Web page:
Review: PDP Afterglow Prismatic Controller for Xbox One

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In this current day and age of technology, customization is king. PDP knows this and has for quite some time, as their Afterglow line has been around since Xbox 360 and Playstation 3 days. New for the Xbox One, is the Afterglow Prismatic Controller. Just by looking at the box itself, you can see that the main feature of this controller is the ability to have whatever color you want glowing as you game. But this controller is like a Transformer, as it’s more than meets the eye.

Design

Out of the box, it appears to be your basic Xbox One controller. While holding it, you can feel other additions on there that isn’t on a standard controller. There’s a main button on the back, along with a couple of multi-functioning wheels. The controller also has a 3.5mm audio jack, as well as built-in controls. The thumbsticks are very high quality, using ALPS premium sticks. So now we put it to the test, does it actually work?

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Features, Functionality, and Use

The dual wheels on the back are very similar in utilization to the Xbox Elite Controller and its paddles on the underside of the controller. The wheels add quicker response time to in-game actions, without having your thumbs ever leave the thumbsticks. Remapping the switches is very easy and takes literally about a minute max to change. I’m a big FPS player, and I found this feature to be one of my favorites. With a slight motion with my fingers on the underside of the controller, I can reload, crouch/go prone, switch weapons and jump with a quickness. Each wheel can map up to 3 different buttons, which translates to 3 different movements on the wheel itself: up, down and press in (similar to how you click the thumbsticks in for L3 and R3).

One great feature I adore is the 3.5mm audio jack complete with audio controls built into the controller. I currently use the Turtle Beach XO Four Stealth Headset, which has a control adapter that connects to the controller. The Afterglow doesn’t need it. I can plug my headset directly into it, and still have the sound running through my headset, as well as control the audio. This is achieved using the small button to the lower right of the right thumbstick. Once you press that in and hold it, you use the D-pad left and right to select either party or game chat, and then the D-pad up and down to set the volume. I think from a design standpoint, this was ingenious and something that all controllers should come standard with.

Another standout is the dual rumble motors and impulse triggers. This is a very sensitive rumble setting that literally lets you feel all of the action where you need it. I found this feature most helpful on racing games, as I could feel the how the car was handling and reacting to the road through the triggers, much like in real life where you can feel the same through the pedals. If you’re not a fan of it, you need not worry. You can use that multi-function button on the back of the controller to turn it off.

Speaking of which, I didn’t fully address that program button on the back. That is going to be the main source of control for most features. Pressing it once will light a front LED blue, which then allows you to alter the brightness and color of the main controller using the thumbsticks: left thumbstick controls brightness, while the right controls the color. Color choices are literally everything in a standard spectrum. Pressing the program button twice, and the fron LED turns green allowing you to remap the multi-function wheels. And finally, pressing it 3 times will have the LED as yellow, letting you turn the rumble features on and off.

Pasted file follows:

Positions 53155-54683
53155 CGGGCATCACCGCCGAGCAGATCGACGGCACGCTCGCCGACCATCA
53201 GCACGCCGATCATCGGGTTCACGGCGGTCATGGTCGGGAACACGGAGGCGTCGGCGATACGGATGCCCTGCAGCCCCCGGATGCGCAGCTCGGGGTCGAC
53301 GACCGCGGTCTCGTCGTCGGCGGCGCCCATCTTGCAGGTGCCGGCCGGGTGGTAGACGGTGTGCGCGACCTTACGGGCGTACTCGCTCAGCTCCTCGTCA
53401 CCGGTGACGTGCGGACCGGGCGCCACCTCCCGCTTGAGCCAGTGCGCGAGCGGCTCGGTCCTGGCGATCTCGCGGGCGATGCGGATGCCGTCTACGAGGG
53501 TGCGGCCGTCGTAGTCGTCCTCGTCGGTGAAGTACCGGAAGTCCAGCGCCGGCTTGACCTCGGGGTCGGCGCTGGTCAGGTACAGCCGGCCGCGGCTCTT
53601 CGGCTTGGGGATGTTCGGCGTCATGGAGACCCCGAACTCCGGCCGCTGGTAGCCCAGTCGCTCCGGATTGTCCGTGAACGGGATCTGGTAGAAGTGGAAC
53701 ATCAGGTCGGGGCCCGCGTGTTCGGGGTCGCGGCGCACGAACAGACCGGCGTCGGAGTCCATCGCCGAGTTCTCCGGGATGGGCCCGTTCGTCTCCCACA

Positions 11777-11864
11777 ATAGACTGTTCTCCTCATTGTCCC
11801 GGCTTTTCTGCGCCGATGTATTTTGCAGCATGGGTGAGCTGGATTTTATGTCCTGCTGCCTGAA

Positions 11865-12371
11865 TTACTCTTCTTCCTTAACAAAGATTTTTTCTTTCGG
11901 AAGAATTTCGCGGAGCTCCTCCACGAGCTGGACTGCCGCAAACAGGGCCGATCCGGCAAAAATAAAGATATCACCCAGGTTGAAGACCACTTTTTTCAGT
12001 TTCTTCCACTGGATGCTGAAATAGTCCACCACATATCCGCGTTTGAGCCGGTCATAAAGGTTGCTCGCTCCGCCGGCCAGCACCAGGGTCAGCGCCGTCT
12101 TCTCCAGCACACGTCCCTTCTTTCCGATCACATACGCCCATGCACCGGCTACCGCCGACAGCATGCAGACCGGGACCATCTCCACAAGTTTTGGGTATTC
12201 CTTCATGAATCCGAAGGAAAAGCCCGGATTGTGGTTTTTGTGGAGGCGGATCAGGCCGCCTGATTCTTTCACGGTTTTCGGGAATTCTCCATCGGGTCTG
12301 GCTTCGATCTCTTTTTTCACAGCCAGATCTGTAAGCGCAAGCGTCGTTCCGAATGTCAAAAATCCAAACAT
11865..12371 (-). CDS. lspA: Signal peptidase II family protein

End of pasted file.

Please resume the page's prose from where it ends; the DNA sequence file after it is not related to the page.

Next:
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Problems you say?

While most of my time using the Afterglow was pleasing, I did run into a few hiccups. One thing to remember, is that this controller is wired. I don’t really have a problem with wired controllers, using them doesn’t really bother me. PDP is gracious enough to provide a 10ft cable, which is a much-needed length for some living rooms. What I didn’t like was that my controller would randomly disconnect sometimes. I check to ensure the cable was in all the way, which it was, but I continuously and sporadically had this occur. I tried the cable with other controllers and didn’t have an issue, so I’m guessing there might have been a short with my port.

The only other problem I came across was something embedded in the programming of the controller. I play on a fairly high sensitivity (usually max) for all my shooters; it’s what helps keep my head on a swivel. For some reason, when I use the Afterglow, the sensitivity is a lot lower than with other controllers. Even though I have max setting in-game, the controller itself has a lower sensitivity for some reason. I tested this across multiple games (Halo 5, Rainbow Six Siege, Star Wars Battlefront, Battlefield 4) just to make sure I wasn’t going crazy, and unfortunately I wasn’t.

Conclusion

It’s a great controller with a plethora of functionality that no other controller currently available can offer. You look at the Xbox Elite Controller and it’s absurd $149.99 pricepoint and think about what you’re getting. The Afterglow offers almost everything the Elite does and more, for a fraction of the cost at $49.99. Obviously, the only thing the Elite does that the Afterglow doesn’t, is have interchangeable pieces. If you’re looking something versatile to step up your game and look good while doing it, then the Afterglow is the controller to get.

Grade: 4 out of 5 Atoms

NR 4 Atoms - B

 

 

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Narvin Seegoolam
Narvin Seegoolam 712 posts

Narvin's middle name is FPS....ok maybe not, but he's like BOOM!! HEADSHOT!! I'm hungry...